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Seizures occur when there is excessive electrical activity in your brain. This can occur locally in one part of the brain (a focal seizure) or throughout (a generalized seizure). These disturbances typically last only a few minutes and are self-limiting. After the seizure, the brain usually reduces its activity as a way of recovering.
Seizures do not normally cause long-lasting damage unless severe and prolonged (over five minutes). Most harm is caused by the reduced level of consciousness and depends on the activity — for example, having a seizure when driving can cause an accident.
If you have recurrent unprovoked seizures, you may be diagnosed with epilepsy, a medical condition where individuals are prone to seizures. Epilepsy can be successfully managed with anti-epileptic medications. It is reported that seizures are prevented in 70%¹ of people with epilepsy using medication.
Atonic is derived from the Greek word atonos, which describes something with no tone. Hence, this type of seizure can be characterized by the temporary loss of muscle tone. A more formal definition² is ‘seizures with preserved consciousness and reduced muscle tone.’
Atonic seizures are more prominent in childhood and can disappear during adolescence and adulthood. However, they are rare. It is reported that only 1-3%³ of child seizures are atonic. Two conditions associated with this type of seizure are Dravet⁴ or Lennox-Gastaut⁵ syndrome.
Traditionally, atonic seizures have been classified as generalized seizures, but more recently, research has found that they can also occur exclusively as focal seizures.
The mechanism is not completely understood. One explanation is that there is an activation of areas in the brain that inhibit movement. Hence, over-activation would lead to reduced or incomplete muscle tone.
Most people will think of complete collapse when they think about atonic seizures, but that's not necessarily the case, as not all muscles have to be affected. Generalized seizures involve the entire body, whereas focal seizures can cause isolated muscle weakness.
Consequently, there is a spectrum of symptoms. They include:
Drooping of the eyelids
Slumping forward of the head
Inability to use any or all limbs
The duration is very brief, only lasting 1–2 seconds, and the individual typically recovers quickly after the event.
Many factors can trigger seizures. While these factors increase your likelihood of seizure, they do not necessarily cause epilepsy. There is limited evidence investigating certain triggers to atonic seizures, but there is extensive information regarding seizures in general.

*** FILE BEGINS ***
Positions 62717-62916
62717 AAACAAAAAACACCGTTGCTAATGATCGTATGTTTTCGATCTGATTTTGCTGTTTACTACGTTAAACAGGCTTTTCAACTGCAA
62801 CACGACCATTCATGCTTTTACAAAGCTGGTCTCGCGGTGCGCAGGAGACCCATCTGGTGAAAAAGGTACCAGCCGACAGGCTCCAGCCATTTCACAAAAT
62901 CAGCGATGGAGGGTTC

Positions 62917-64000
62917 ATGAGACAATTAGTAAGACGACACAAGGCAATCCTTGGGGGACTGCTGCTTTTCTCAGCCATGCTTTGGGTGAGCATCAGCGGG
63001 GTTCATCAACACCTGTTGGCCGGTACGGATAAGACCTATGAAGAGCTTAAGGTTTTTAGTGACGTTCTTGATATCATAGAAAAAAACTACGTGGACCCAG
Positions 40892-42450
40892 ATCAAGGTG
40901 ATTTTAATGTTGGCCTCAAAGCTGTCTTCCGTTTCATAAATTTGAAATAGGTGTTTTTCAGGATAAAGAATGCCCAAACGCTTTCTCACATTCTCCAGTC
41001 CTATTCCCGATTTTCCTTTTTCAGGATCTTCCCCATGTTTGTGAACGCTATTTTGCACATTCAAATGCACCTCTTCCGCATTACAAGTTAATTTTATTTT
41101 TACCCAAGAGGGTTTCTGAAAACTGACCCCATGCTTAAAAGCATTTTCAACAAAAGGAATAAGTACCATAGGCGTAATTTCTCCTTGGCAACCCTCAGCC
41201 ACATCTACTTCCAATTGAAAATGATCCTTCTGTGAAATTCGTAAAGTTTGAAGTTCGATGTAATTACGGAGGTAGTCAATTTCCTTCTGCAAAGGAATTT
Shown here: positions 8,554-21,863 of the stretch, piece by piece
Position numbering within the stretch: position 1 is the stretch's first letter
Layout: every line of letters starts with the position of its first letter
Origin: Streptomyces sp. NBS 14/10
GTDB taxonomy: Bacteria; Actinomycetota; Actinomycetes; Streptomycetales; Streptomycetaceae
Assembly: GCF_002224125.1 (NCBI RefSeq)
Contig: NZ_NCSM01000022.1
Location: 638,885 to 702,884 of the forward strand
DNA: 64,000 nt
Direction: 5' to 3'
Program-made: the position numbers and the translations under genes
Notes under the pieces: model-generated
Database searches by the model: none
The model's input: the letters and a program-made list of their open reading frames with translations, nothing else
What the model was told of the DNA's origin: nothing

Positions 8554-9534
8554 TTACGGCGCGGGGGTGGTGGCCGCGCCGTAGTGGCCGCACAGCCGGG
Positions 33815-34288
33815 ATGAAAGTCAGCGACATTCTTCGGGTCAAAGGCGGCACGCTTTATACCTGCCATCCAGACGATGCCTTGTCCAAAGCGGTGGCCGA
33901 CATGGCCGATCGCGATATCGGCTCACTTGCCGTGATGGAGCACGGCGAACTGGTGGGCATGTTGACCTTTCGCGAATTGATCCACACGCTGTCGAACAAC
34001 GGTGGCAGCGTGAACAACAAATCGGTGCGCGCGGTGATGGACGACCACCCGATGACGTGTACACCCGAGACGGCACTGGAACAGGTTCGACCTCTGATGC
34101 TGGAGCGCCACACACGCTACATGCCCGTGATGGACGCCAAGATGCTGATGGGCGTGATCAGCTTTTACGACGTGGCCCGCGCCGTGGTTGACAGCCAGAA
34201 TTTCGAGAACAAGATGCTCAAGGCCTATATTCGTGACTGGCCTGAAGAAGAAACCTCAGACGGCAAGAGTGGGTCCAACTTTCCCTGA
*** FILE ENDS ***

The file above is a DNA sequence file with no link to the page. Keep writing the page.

Awareness of potential triggers is important for controlling seizures, and minimizing these factors (especially if they caused them in the past) is a great prevention strategy.
Triggers can be internal or external. Internal factors refer to things happening within the body (e.g., stress, fatigue), whereas external factors refer to things occurring outside (e.g., flashing lights).
It has been reported that some individuals with epilepsy can identify certain triggers that provoke their seizures. An article from the Epilepsia Journal reported that figure to be around 53-65%⁶. More astonishingly, studies have shown that between 70-90% report two or more triggers, suggesting a correlation.
The most common triggers reported are stress, fatigue, lack of sleep, and fever (in children).
Stress is the most commonly self-reported trigger of seizures in those with epilepsy. While part of everyday life, excessive amounts can result in poorer health outcomes.
Stress can arise psychologically or physically. For example, you might have recently experienced the loss of a loved one, lost your job, or been suffering from an acute illness.
Stress has multiple effects on the brain, but it is thought that several mechanisms lead the brain into a more excitable state, making it more vulnerable to seizure activity.
One simple study⁷ investigated the relationship between stress and seizures by asking participants to write in a diary for three months. The study found that seizures were more likely to occur on days that had been stressful for participants.
Other studies have produced similar results. For instance, it was found that seizures were more common in combative soldiers when compared to their administrative counterparts in one military study.